President Joe Biden made it very clear after the controversial and contentious 2020 election that he would use affirmative action when nominating Supreme Court of the United States Justices.
And now SCOTUS has actually ruled on affirmative action being used for college admission.
But the high court’s two black Justices are going to war over the verdict.
SCOTUS rules on affirmative action use in universities
For decades, Asian and white students have had to score better on college admission tests like the SAT and ACT than their black and Hispanic counterparts.
A group of Asians sued over the affirmative action policies at Harvard and the University of North Carolina that hold some students to a higher standard than others based solely on race.
The decision was split down ideological lines, 6-3.
Obama and Biden-appointed Justices Sonia Sotomayor, Elana Kagan, and Ketanji Brown Jackson ruled with the universities and in favor of racist affirmative action policies.
Meanwhile, Republican-appointed Justices Clarence Thomas, John Roberts, Samuel Alito, Neil Gorsuch, Brett Kavanaugh, and Amy Coney Barrett sided with the students looking for nothing more than a fair shake.
Now universities will no longer be allowed to use race as a metric for selecting who makes the grade for admissions – although creative admission counselors will surely find loopholes to make sure so-called “lived experience” outweighs merit at the end of the day.
However, the decision put the High Court’s two black Justices at odds.
KBJ decided to take shots at Justice Thomas in her dissent – and Thomas didn’t mince words firing back.
KBJ plays the race card
Brown-Jackson spends the 29-pages of her dissent explaining the “universal benefits of considering race” in higher education.
Of course, she links this back to slavery and supposed “intergenerational transmission of inequality.”
And she raked her fellow black Associate Justice over the coals with ad hominem attacks for disagreeing with her.
“(Justice Thomas) has an obsession with race consciousness that far outstrips my or UNC’s holistic understanding that race can be a factor that affects applicants’ unique life experiences,” KBJ wrote in her dissent. “Justice Thomas ignites too many more straw men to list, or fully extinguish, here. The takeaway is that those who demand that no one think about race (a classic pink-elephant paradox) refuse to see, much less solve for, the elephant in the room— the race-linked disparities that continue to impede achievement of our great Nation’s full potential.”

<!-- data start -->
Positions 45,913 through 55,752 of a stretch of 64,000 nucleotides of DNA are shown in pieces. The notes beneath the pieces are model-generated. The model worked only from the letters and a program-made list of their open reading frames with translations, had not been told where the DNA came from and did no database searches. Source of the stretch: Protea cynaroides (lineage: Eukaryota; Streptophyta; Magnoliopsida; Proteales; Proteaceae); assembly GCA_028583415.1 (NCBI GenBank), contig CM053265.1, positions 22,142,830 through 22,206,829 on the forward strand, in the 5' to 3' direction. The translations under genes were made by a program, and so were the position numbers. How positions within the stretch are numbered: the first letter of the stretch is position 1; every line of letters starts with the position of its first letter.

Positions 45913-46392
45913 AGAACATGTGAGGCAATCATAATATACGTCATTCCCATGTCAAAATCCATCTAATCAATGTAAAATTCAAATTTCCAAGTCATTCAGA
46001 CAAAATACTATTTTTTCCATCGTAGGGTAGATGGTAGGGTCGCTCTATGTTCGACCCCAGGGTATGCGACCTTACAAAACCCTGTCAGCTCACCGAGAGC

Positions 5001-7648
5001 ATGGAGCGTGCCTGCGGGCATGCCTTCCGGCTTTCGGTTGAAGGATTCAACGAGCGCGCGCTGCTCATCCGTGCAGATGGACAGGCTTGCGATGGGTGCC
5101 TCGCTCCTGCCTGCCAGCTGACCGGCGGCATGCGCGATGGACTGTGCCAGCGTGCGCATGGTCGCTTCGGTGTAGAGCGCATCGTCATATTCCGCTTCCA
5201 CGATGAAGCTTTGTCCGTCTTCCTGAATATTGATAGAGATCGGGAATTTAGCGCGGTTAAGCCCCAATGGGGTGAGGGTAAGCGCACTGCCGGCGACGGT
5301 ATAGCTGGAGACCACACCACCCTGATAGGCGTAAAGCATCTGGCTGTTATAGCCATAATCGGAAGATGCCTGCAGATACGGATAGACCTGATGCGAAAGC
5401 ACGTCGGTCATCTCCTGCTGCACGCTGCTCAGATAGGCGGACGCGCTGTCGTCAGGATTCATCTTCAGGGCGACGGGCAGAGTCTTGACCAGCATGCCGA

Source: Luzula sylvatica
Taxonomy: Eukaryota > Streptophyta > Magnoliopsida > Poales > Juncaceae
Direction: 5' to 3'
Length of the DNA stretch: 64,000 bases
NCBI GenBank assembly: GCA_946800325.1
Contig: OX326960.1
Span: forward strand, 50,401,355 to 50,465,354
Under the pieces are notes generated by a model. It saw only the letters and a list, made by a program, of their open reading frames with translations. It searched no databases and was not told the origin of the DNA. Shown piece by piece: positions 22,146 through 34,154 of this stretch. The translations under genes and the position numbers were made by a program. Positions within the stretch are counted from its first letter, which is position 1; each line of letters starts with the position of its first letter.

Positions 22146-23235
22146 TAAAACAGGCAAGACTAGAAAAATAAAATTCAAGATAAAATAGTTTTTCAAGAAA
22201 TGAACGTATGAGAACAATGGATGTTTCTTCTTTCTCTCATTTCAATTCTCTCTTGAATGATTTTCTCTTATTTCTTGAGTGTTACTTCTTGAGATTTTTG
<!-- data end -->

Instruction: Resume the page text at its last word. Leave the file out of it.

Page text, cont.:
Putting Justice Brown Jackson’s poor grammar aside, she’s basically calling Thomas an Uncle Tom.
And that personal attack is now a matter of Constitutional law that will remain in the record books for all of U.S. history.
Thomas drops a truth bomb on KBJ
But Thomas – who grew up under Jim Crow in the Deep South – wanted his own chance at a volley.
So, he wrote a 57-page concurrence of his own, pointing out the errors of KBJ’s ways.
“Justice Jackson uses her broad observations about statistical relationships between race and select measures of health, wealth, and well-being to label all blacks as victims,” Thomas wrote in his concurrence. “Her desire to do so is unfathomable to me. I cannot deny the great accomplishments of black Americans, including those who succeeded despite long odds. Nor do Justice Jackson’s statistics regarding a correlation between levels of health, wealth, and well-being between selected racial groups prove anything. Of course, none of those statistics are capable of drawing a direct causal link between race—rather than socioeconomic status or any other factor—and individual outcomes. So Justice Jackson supplies the link herself: the legacy of slavery and the nature of inherited wealth. This, she claims, locks blacks into a seemingly perpetual inferior caste. Such a view is irrational; it is an insult to individual achievement and cancerous to young minds seeking to push through barriers, rather than consign themselves to permanent victimhood.”
And THAT is why many regard Thomas as, perhaps, the greatest Supreme Court Justice of all time.